Michael Fanstone in The Sheep that Got Away, proposed ways to woo people back. For most former churchgoers, the issue is not coming back to faith, but a return to church – a church that was unable to meet their needs, and an place where some say left them ‘dying inside’. This view is supported by a newer book, Gone for Good? where Leslie Francis and Philip Richter concur that generally people are rejecting the institution rather than faith.

Jamieson says that when people ask him, "What can I do to help my husband, wife, son, daughter, neighbour, parent to come back to church?", he replies, "Don’t talk about church and don’t invite them to church."

‘Be honest about what you are experiencing – not believing, but experiencing – in your own faith, and listen to their experiences. Don’t try and change them, correct them or make them come back to church.  Talk with those on the margins of the church and those who have left. Listen to their faith realities. Listen. Don’t hurry to give answers but hear what it would be like to walk in their shoes.’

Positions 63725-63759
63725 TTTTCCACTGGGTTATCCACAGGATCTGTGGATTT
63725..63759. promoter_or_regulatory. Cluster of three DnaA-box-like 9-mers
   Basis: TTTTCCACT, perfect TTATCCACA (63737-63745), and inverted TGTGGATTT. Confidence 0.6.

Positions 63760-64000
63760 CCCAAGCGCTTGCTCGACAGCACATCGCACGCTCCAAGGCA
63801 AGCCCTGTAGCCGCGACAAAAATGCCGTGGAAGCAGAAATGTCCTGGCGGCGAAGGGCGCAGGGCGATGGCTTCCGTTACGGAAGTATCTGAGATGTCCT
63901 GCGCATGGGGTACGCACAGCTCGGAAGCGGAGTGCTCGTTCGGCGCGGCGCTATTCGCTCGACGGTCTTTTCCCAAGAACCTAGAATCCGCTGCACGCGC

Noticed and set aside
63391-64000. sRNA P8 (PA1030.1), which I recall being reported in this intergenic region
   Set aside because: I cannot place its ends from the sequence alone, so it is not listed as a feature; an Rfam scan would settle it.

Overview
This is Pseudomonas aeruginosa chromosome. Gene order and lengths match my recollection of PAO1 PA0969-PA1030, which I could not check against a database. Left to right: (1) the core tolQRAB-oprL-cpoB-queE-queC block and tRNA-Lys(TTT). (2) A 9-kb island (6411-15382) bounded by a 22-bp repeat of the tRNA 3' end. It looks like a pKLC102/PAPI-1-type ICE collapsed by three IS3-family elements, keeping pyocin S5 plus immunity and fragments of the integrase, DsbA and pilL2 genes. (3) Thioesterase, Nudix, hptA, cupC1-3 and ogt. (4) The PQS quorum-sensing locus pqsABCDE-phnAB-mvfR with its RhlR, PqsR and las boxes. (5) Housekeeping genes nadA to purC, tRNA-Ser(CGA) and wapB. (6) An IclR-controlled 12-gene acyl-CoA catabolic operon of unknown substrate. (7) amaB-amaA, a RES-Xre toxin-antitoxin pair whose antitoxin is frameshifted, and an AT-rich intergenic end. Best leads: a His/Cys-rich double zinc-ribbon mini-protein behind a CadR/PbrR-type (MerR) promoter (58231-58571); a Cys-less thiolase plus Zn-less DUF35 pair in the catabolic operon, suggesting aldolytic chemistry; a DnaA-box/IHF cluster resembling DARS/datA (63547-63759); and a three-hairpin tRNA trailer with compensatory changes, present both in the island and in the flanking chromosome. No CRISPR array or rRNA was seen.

‘What you hear might change your understanding, and your response.’

Another challenge comes from John Drane.  He says:

‘There’s been a lot of messing around with new styles of music and shifting furniture. That’s not going to solve the issues. These people are leaving because of the Church we now have. So they’re not going to come back to the Church we now have. People need to feel valued. [Otherwise] they begin to think, "Why am I spending my life doing this?

Church Re-imagined: A church overcoming the world

Church re-imagined1. The problem of sin which leads to death

We have a duty in love to care for our brother or sister in spiritual need. If anyone sees his brother commit a sin, he cannot say ‘Am I my brother’s keeper?’ and do nothing. The way to deal with sin in the congregation is to pray. And God hears such prayer.